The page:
The Watermeadows has a long and rich history associated with the development of Towcester and the surrounding landscape. The Watermeadows was part of the Easton Neston estate and closed to the public until purchased in 2009 by the former South Northamptonshire Council. The intention was to provide the growing population of Towcester with a much-needed community green space and improve the site’s potential rich ecology.
The Watermeadows is significant and important for a number of reasons:
- Ecology - The site has a rich biodiversity, providing an important grassland and wetland habitat which forms part of wider wildlife environment
- Health and wellbeing – The Watermeadows is Towcester’s largest public open space, and has the potential to provide the growing community with opportunities for recreation, exercise and wildlife watching
- Economic – The Watermeadows forms part of the major Moat Lane Regeneration Project, seeking to revive and connect the town centre with the Mill Stream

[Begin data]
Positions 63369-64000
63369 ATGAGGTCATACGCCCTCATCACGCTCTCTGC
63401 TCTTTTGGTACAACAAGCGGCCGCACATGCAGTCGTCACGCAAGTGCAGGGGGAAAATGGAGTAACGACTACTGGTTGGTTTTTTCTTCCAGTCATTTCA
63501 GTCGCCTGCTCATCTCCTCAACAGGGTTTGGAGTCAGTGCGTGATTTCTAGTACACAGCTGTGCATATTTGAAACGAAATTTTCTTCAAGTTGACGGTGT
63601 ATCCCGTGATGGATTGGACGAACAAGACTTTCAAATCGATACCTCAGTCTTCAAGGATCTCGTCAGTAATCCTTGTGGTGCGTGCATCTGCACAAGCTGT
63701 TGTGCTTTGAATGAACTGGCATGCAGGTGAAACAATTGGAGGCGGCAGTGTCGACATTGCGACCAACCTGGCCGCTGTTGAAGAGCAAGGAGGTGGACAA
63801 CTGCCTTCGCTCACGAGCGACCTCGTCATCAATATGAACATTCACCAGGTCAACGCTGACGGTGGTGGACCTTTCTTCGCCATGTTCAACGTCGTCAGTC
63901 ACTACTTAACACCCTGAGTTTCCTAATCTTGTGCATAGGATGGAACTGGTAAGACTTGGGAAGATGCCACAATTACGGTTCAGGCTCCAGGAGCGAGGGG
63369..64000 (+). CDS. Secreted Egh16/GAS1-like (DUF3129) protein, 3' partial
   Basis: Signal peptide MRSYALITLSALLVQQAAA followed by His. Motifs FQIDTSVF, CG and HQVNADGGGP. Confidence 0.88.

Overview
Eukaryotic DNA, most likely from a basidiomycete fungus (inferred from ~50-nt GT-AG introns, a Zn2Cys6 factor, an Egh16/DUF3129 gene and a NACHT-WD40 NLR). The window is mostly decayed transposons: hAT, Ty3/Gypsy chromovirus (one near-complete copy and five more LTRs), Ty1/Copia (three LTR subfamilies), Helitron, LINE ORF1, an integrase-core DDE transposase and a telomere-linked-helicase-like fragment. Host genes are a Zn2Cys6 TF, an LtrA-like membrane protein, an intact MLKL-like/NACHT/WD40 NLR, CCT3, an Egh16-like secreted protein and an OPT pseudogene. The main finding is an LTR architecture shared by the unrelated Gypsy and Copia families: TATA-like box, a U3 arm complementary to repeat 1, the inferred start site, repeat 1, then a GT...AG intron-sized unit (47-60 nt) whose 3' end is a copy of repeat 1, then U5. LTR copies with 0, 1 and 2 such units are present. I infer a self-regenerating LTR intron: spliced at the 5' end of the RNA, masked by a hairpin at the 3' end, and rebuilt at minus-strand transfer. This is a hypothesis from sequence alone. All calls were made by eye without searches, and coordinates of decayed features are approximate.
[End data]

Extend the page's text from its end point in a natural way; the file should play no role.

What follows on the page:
- Heritage and Culture – The site forms part of the Grade II* Registered Park and Garden of Easton Neston, the design of which was influenced by Christopher Wren and implemented by Nicholas Hawksmoor. Iron Age remains have also been found on site, and the Watermeadows sits adjacent to the Scheduled Ancient Monument of the Bury Mount and the Grade II listed Towcester Mill.
Recent investment and external funding provided by West Northamptonshire Council and the European Agricultural Fund for Rural Development assisted in making the Watermeadows more accessible to the local community. With so much to see, there is also a natural play area under the trees to allow children free play.
Last updated 19 May 2022